UPDATE: Well, upon looking into the whole opinion, it isn't that much to write home about. It just maintains the status quo. Any logical reading of the Constitution would recognize that it is about military weapons - it isn't about self-defense or hunting. That means ALL arms, including things like machine guns, bazookas, RPGs, etc. Of course, that would scare the crap out of most people, so let's just ignore that and just twist some logic to get the result we want. It really makes no sense. Oh well. (Note that I am not giving any opinion on whether it would actually be a good idea to have the populace as well armed as the military. Whether it is a good idea or not, it is the law, whether we want to accept it or not.)
Tuesday, June 24, 2008
And yet despite this, I still want Obama to win. Really, what choice is there? Based on this latest outrage, I can certainly understand being upset with the Democratic party. But voting GOP won't help with that. In the past, all that has done is made the Democrats afraid of their own shadows, eager to act more like Republicans to get elected. They seem to take GOP victories as evidence that the public wants GOP policies, when the reality is, on poll after poll, the policies favored by Democrats are by far the more favored.
Still, I can understand those who don't want to support Obama, particularly after this. What I still fail to understand is why anyone who is even nominally a progressive would actually want Obama to lose and see McCain win. That just doesn't make any sense at all. I've seen plenty of left-wing sites where basically they seem to have made it their mission to utterly destroy Obama. They'd rather see McCain win than let Obama in there. I don't claim it is out of spite for Clinton's narrow loss, but it could certainly be taken that way. Before I comment on that further, I wonder if a little thought experiment is in order.
If Clinton won the primary and she was the presumptive nominee now, and then certain supporters of Obama then claimed they were so upset with this, with Clinton's racism, with being "thrown under the bus" by the Clinton campaign that they would rather vote for McCain than Clinton, I think those progressives now out to destroy Obama would have a very different thing to say about those people. They'd probably call them misogynist. Ok, no probably there, they WOULD call them misogynist, and they'd argue that this was an appropriate label because there'd be no other reason for them to vote for McCain, someone much less progressive than Clinton, unless they had one overriding reason: the fact that she's a woman. Of course, they'd say that without realizing that the same could be said of them (except about racism) if the situation was reversed - oh wait, it is reversed. I'm not saying that either "ism" label would be appropriate in either case, I'm just pointing out that that is what would happen.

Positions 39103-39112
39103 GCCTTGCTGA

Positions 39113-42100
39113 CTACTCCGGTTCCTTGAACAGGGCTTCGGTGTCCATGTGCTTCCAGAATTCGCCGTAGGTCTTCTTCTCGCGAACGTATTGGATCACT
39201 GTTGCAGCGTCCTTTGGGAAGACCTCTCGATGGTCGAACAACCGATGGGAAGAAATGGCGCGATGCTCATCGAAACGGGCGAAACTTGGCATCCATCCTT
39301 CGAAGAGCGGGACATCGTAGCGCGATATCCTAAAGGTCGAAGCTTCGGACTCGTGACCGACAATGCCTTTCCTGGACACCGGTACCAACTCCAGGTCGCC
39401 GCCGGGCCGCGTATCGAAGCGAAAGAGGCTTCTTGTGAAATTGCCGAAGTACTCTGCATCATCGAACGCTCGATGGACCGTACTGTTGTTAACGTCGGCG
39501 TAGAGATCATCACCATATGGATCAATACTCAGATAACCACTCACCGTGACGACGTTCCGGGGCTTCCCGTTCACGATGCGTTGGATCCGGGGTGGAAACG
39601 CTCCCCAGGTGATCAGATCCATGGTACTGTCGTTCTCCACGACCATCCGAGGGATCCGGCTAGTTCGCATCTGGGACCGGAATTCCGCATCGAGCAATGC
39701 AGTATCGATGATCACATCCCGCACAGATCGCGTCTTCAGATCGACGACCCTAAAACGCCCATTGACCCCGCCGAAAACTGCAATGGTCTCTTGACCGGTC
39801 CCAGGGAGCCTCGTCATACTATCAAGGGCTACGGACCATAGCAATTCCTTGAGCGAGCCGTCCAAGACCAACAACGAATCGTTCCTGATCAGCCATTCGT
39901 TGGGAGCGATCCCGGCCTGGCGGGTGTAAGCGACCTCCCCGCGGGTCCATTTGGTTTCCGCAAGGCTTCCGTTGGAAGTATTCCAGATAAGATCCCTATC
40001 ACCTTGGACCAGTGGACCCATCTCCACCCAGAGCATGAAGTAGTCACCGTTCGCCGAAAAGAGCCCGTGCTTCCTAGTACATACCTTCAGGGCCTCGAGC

I don't think Obama is perfect. Far from it. There's a lot to worry about. The thing is, after Bush in office for eight years, any fool can see that we simply can NEVER trust the GOP with the office of the president ever again. In that sense, it isn't even about Obama - it is about not rewarding that level of criminal behavior with four more years of power. As far as I'm concerned, it is criminal to reward that sort of criminal behavior with another GOP victory.
And to use a last, probably offensive analogy - if you have two choices, one slightly sucky, one tremendously horrible, it is best to take the sucky one. Better to eat a stale cookie than a fresh piece of dung. If the two choices are either a man who has occasionally harrassed women or a rapist, you don't vote for the rapist if you have any claim to care about women. You could certainly justify not voting for either, though even there, in a swing state, if that puts a rapist in office, that is really not consistent with progressive values. Sure, it sucks to even have that choice, but there it is. If some horrible B-movie plot choice were placed in front of me and I had to choose between having my daughter raped or sexually harrased (with no option C) I 'd have to go with option B. And I would not get out of moral responsibility for any rape that would result if I did fill in a 'C' and as a result, it defaulted to 'A'. If you know not voting for B makes A happen, you are complicit. Now, it isn't quite that stark with the candidates - John McCain is not a rapist - but then one could say that our Constitution was pretty effectively shredded (raped?) by Bush. With the Democtrats meekly going along (even in the majority).
I don't expect I would change anyones' mind. Anyone out to destroy Obama is beyond any persuasion I could offer.